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Section 3
the best hami melon is not from actually from Turpan



xinjiang hami melon
   

 

Hami melons were known as sweet melons or "dome of the heavens" in the past, and in the Uygur language they are called kogan. In 1959, archaeological workers carne across half a preserved Hami melon while they were digging up a mass grave among the ancient Astana tombs at Turpan, while two pieces of melon rind were also dug up at a Tang Dynasty tomb. These finds prove that Hami melons were growing in Xinjiang over 1,000 years ago. Records from the past contain numerous references to and praise for Xinjiang's Hami melons. A writer during the Qianlong period (1736-1796) of the Qinq Dynasty noted: "Of the fruit from the Western Region, grapes and peaches nowhere flourish so well as in Turpan, and melons thrive nowhere better than in Hami." He added that "the melons sent as imperial tribute come only from Hami." Hami melons had long enjoyed a high reputation, and were a valuable item in the tribute presented to the emperor. Another Qing writer gives a vivid eye-witness account of how the Hami melon tribute was transported to the imperial court: "On the road I came upon a cavalcade of relay riders transporting Harni melons. Each man carried a small yellow bundle in which was wrapped a melon. I caught only a glimpse as they sped past, swift as birds." This extravagance rivals even the spectacular transportation of litchees from the south of China by galloping couriers as tribute for the Tang emperor Xuanzong and his concubine Yang Guifei.
The name "Hami melon" originated in part from hearsay and in part from its use as imperial tribute. One story says that the Qing emperor Kangxi (1662-1723), on sampling these sweet melons, asked what they were called. The palace attendant knew only that the melons had corne in tribute from the governor of the Hami prefecture, so he replied that they were Hami melons. Afterwards the name caught on fast. Although this may only be a story, records prove that the name "Hami melon" did originate during the Emperor Kangxi's reign. The-Qing Dynasty Annals of Xinjiang notes that "At the beginning of the Emperor Kangxi's reign, Hami capitulated and began to send melons as tribute to the imperial court.' These were known as Hami melons." Another explanation for the name is that since most of the sweet melons transported to Central China left Xinjiang from Hami, people generally referred to them all as "Hami melons." Hami melons are grown in the many oases to be found north and south of the Tianshan Mountains. At present Xinjiang has over 13,000 hectares under melon cultivation, producing about 200,000 tons fresh melons yearly. The Turpan Depression, the desert border
areas in southern Xinjiang such as Payzawat, Markit, Pishan (Guma) and Yutian (Keriya), and the northern areas of Xiayedi and Jing are all renowned producers of Hami melons. Among them, the Turpan region stands out as the home of crisp, red-fleshed musk-melons. This variety of melon has now become a top-grade export commod-ity fetching between twice and four times as much as ordinary fruit, and is sent all over the world. Oval in shape and weighing between three and four kilograms, the muskmelon has a greyish green rind, and around the stem there is a network of thick vein-like lines, known as the net. The flesh is the color of crystal jade, succulent and sweet, and full of fragrance. Tasty and refreshing, it has a fine crisp texture and each bite is a mouthful of honeyed sweetness. The area .around the Turpan Depression which produces the most exquisite muskmelons stretches from Shanshan (Piqan) County to the East Lake. Hence there is an old saying that "The sweet melons of Xinjiang .are the finest under Heaven, and the melons from the East Lake are the finest in Xinjiang." Xinjiang produces many different varieties of Hami melon which vary in shape, color, degree of netting and time of ripening. Every year towards the end of June, the small early-ripening muskmelons known as "Yellow Eggs" appear on the market. Following this, all the other varieties of muskmelon ripen one after another, and by the time the relatively late ripening melons reach the market in October, autumn is already nearing its close. Late season melons are of a high quality and may be stored for long periods and transported without damage. To prepare them for storage, they are first left out in the autumn sun to dry and then wrapped in a net and left hanging in a warm dark place through the winter. When eaten in the spring, they still taste as delicious as fresh melons. The 'people of Xinjiang put melons out to dry on their roofs, and store them in piles under their beds. Whenever they have guests, they serve freshly-opened melon, and in the dead of winter it is quite common for the whole family to gather round the stove in the evening to sample melons. Hami melons not only taste good, they are good for you. A source of Vitamins A, Band C as well as various trace elements, they also have a higher iron content than either chicken or milk. The Uygur people love to eat Hami melons and believe that eating plenty' of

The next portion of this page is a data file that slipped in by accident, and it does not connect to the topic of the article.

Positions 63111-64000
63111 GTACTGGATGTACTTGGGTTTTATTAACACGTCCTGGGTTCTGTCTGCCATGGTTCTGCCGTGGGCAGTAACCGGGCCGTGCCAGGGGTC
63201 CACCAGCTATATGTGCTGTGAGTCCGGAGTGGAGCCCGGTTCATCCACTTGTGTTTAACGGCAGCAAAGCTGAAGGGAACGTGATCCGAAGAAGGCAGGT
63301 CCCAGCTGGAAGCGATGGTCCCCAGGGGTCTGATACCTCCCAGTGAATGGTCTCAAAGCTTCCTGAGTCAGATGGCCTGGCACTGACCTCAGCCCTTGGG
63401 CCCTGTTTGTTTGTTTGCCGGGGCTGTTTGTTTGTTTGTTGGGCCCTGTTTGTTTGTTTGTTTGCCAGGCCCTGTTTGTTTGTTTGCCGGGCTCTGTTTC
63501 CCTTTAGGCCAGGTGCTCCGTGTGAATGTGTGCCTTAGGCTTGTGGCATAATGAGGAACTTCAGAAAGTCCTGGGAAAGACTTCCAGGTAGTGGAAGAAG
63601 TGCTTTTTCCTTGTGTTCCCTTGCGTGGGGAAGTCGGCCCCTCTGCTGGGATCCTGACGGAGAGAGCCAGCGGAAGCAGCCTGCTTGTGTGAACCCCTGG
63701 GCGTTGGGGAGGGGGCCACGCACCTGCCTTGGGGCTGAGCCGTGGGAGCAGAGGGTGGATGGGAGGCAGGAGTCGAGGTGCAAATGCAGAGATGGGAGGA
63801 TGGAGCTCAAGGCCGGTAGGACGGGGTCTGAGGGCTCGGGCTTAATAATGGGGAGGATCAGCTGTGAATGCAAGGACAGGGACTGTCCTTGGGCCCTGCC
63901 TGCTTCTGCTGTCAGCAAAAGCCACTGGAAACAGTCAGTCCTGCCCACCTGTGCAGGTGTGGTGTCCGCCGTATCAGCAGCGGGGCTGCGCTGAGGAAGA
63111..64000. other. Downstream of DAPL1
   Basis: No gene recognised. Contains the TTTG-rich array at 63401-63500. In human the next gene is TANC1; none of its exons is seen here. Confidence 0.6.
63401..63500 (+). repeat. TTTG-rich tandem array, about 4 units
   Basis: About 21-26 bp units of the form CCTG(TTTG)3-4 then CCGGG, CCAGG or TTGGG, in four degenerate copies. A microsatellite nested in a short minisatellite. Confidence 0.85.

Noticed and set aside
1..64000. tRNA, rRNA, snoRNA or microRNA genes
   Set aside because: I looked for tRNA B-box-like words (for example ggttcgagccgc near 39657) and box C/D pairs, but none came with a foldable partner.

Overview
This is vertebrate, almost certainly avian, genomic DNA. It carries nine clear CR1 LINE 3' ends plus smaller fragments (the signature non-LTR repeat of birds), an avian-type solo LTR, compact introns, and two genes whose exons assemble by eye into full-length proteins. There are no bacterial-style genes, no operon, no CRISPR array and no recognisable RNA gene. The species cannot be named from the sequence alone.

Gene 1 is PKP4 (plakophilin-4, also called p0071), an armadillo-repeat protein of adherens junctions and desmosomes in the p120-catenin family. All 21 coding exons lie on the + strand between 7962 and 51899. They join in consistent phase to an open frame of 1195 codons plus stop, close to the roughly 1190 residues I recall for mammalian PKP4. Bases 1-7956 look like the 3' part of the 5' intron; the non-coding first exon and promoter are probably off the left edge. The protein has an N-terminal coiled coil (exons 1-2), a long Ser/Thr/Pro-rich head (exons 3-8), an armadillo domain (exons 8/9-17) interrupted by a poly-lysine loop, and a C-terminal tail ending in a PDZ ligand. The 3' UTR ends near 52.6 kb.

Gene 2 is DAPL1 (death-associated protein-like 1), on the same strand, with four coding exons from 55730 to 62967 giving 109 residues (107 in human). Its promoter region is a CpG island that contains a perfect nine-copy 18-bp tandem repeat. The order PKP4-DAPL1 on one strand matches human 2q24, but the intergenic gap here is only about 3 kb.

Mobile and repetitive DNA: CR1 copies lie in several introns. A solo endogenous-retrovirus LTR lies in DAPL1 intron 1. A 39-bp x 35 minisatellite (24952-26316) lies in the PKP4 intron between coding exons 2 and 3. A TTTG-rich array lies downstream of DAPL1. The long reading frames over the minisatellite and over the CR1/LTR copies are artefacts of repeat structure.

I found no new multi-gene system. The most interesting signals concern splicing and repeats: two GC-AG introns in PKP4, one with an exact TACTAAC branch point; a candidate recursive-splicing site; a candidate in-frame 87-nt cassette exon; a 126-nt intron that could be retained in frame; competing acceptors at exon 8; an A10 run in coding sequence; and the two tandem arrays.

melons keeps illness at bay and aids longevity, and this claim may have some truth in it. Hami melons are not only valuable as fresh fruit but can also be cut into strips and dried in the sun to make preserved melon. The stem and seeds can be used as medicine, and melon rinds make a fattening sheep feed. Harni melons certainly are a precious resource in Xinjiang. The fine quality of Hami melons has a lot to do with Xinjiang's soil, water and climate. At the same time, the people's rich experience, accumulated over centuries of melon cultivation, has been a vital contributory factor to the constant improvement of Hami melon varieties.